The BTIG analysts said they expect a shutdown will occur but it should be a “nonevent for markets” overall, because it “would have no impact on debt payments and any missed activity would be settled on the other side of reopening.”

There could be a greater-than-anticipated impact on stocks DJIA COMP if the shutdown lasts for a longer time than expected, and if the deal to end the shutdown features unexpectedly large cuts to spending along with significant repeals of Democrats’ Inflation Reduction Act, according to Mills, the Raymond James analyst.

“The most likely scenario is that it’s days, not weeks,” he said, regarding the length of any shutdown. He also noted it could hit consumer confidence and disrupt the initial-public-offering process for some companies.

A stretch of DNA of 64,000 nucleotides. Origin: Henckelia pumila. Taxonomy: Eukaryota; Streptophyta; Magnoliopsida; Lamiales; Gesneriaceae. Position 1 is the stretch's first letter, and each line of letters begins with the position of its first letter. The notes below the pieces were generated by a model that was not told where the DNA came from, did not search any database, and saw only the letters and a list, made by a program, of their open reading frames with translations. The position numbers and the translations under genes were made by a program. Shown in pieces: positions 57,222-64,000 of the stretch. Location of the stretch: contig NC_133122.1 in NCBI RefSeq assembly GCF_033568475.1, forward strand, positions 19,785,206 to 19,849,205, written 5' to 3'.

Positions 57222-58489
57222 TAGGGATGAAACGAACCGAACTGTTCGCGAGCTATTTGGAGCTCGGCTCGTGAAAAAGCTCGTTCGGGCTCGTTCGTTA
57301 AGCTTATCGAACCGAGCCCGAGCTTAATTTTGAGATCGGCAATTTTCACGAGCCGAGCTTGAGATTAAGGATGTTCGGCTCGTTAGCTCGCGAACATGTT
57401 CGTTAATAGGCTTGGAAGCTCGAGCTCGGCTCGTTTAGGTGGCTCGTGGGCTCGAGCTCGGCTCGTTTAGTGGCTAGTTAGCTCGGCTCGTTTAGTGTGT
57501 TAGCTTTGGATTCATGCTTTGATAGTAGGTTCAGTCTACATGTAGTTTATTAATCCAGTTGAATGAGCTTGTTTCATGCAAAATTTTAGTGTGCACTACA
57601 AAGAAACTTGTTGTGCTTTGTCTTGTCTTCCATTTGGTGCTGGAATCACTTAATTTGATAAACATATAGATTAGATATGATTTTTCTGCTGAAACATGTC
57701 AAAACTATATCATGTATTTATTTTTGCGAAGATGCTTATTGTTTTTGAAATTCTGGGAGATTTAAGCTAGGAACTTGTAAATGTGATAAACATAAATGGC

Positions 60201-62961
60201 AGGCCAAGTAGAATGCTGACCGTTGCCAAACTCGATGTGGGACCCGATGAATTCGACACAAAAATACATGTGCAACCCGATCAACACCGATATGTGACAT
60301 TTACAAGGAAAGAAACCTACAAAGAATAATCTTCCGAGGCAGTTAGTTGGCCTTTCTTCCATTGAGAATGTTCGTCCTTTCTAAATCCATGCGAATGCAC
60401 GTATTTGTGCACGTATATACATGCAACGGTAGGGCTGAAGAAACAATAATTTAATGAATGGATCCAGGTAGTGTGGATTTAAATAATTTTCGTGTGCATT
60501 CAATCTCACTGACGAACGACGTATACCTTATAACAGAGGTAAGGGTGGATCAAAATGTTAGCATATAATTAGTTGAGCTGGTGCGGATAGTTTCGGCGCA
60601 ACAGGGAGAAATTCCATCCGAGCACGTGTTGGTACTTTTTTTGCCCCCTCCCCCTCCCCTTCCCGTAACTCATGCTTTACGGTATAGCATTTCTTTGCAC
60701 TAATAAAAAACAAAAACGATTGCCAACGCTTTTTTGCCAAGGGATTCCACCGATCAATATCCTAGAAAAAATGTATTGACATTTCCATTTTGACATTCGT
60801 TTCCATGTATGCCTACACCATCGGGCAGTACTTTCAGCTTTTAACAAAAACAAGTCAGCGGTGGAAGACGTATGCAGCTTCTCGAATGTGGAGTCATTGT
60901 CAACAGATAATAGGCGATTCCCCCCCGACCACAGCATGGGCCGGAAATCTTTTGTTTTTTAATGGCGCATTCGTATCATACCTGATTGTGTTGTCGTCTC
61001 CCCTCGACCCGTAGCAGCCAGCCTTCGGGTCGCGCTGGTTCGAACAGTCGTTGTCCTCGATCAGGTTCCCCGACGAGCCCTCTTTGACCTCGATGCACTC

What’s likely to happen on Capitol Hill

Only one chamber of Congress is returning to Washington on Tuesday, the day following Labor Day, after an August recess — the Senate. The House of Representatives is slated to resume its work on Capitol Hill a week later, on Sept. 12.

Ahead of their returns, the Biden White House’s budget office has pushed for passage of a short-term funding measure to avoid a partial federal government shutdown on Oct. 1, when the government’s 2024 fiscal year starts.

Such a measure is known as a continuing resolution, or CR, and they’re often used as the House and Senate work to agree on a dozen appropriations bills that would fund government operations for a full fiscal year.

The debt-ceiling deal negotiated between House Speaker Kevin McCarthy and President Joe Biden set spending levels over the next two years, keeping nonmilitary spending for 2024 the same as 2023 levels. But House Republicans have adopted spending targets for the coming fiscal year at levels below the McCarthy-Biden agreement.